A registered respiratory therapist is responsible for delivering competent, skilled care to patients and their loved ones based on the patients' needs.
Registered respiratory therapist perform all diagnostic and respiratory care for acute and chronically ill pulmonary patients. This will include spirometry, pulse oximetry, exhaled gas monitoring, inhaled medication, and chest physiotherapy, as well weaning parameters. Registered respiratory therapist manage the patient’s airways through suctioning, assisting in intubations and changing tracheotomy tubes. Registered respiratory therapist collaborate with physicians by suggesting solutions and care plans, as well as assisting in writing reports.
These therapists work in a team-oriented area and need to possess good customer service skills, sound judgment, and the ability to make quick decisions. They deal with patients and families on a regular basis, so it is important to have good people skills and be able to act calmly and quickly in diagnoses and follow-up care. It is important to have the stamina to keep up in a fast-paced job environment. Most registered respiratory therapist need to have wide availability, as they are required to work nights, weekends, and some holidays. They may be required to work long hours or for many days without a day off.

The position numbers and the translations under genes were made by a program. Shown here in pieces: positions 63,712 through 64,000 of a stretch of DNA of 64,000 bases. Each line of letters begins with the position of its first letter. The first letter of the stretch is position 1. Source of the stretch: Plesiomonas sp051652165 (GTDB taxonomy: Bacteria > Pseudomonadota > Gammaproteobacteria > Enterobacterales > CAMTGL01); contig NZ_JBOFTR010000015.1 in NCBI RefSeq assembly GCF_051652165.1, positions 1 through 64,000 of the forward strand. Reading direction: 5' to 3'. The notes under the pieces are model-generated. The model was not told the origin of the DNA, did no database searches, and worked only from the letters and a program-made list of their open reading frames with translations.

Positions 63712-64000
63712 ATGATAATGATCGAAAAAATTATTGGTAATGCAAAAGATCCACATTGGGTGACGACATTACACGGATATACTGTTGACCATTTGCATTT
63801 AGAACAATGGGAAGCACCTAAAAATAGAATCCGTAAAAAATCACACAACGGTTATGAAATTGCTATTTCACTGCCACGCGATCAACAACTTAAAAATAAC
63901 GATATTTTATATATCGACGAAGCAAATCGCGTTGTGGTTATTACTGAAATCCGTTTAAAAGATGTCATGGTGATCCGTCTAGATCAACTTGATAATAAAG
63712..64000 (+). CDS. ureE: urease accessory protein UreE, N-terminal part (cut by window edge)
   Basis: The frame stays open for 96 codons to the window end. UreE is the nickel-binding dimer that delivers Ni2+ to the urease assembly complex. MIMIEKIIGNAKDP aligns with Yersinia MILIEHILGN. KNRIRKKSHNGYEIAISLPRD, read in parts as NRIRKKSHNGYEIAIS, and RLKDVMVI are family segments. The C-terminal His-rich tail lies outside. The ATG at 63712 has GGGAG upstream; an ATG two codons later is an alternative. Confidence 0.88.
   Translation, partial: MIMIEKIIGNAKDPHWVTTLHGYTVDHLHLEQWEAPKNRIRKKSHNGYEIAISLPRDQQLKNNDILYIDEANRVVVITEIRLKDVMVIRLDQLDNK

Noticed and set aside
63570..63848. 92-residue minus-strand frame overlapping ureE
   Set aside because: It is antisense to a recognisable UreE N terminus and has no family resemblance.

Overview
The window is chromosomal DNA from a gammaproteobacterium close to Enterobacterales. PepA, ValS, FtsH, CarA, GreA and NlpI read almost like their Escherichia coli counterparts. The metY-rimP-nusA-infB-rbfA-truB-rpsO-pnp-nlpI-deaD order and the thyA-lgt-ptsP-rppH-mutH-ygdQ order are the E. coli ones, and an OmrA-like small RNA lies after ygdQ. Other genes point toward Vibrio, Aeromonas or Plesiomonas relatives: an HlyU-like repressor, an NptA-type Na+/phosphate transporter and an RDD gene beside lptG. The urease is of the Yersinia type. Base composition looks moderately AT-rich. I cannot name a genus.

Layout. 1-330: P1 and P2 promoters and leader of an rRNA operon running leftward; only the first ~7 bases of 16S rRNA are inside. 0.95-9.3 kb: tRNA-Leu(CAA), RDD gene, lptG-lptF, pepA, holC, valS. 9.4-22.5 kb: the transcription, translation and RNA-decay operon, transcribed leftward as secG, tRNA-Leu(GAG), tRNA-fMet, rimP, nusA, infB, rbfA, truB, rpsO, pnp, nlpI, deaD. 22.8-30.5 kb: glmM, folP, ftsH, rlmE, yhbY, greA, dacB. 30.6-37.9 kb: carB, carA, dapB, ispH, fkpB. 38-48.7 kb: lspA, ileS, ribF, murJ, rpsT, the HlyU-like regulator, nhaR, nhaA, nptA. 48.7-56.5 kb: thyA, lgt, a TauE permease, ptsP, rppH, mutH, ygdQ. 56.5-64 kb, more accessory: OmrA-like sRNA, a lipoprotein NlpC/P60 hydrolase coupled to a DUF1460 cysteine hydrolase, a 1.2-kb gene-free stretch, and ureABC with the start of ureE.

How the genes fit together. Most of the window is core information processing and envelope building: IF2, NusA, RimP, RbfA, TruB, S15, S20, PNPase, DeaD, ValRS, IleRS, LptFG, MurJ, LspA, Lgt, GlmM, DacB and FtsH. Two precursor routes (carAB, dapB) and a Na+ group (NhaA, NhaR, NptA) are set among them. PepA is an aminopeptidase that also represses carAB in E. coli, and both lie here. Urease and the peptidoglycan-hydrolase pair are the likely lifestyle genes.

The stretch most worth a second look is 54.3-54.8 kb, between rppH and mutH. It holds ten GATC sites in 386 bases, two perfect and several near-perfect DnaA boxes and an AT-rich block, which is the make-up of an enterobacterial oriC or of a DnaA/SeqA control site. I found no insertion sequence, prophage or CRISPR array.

Registered respiratory therapist must be CPR certified. A two-year respiratory therapy (RT) program must be completed, and applicants must be a registered respiratory therapist or be registry eligible. Some employers may also require an associate's degree in respiratory care and/or some critical care experience. Respiratory therapists also should have BLS (Basic Life Support) and ACLS (Advanced Cardiac Life Support) certifications.
Registered Respiratory Therapist (RRT) Tasks
Determine requirements for treatment; type, method and duration of therapy based on physicians' orders.
Set up and operate mechanical and therapeutic devices following specified parameters of treatment.
Monitor patient's physiological responses to therapy; vital signs, arterial blood gases and blood chemistry changes and consult with physician if adverse reactions occur.
Maintain patient charts with therapy information.
Inspect, clean, and test respiratory therapy equipment.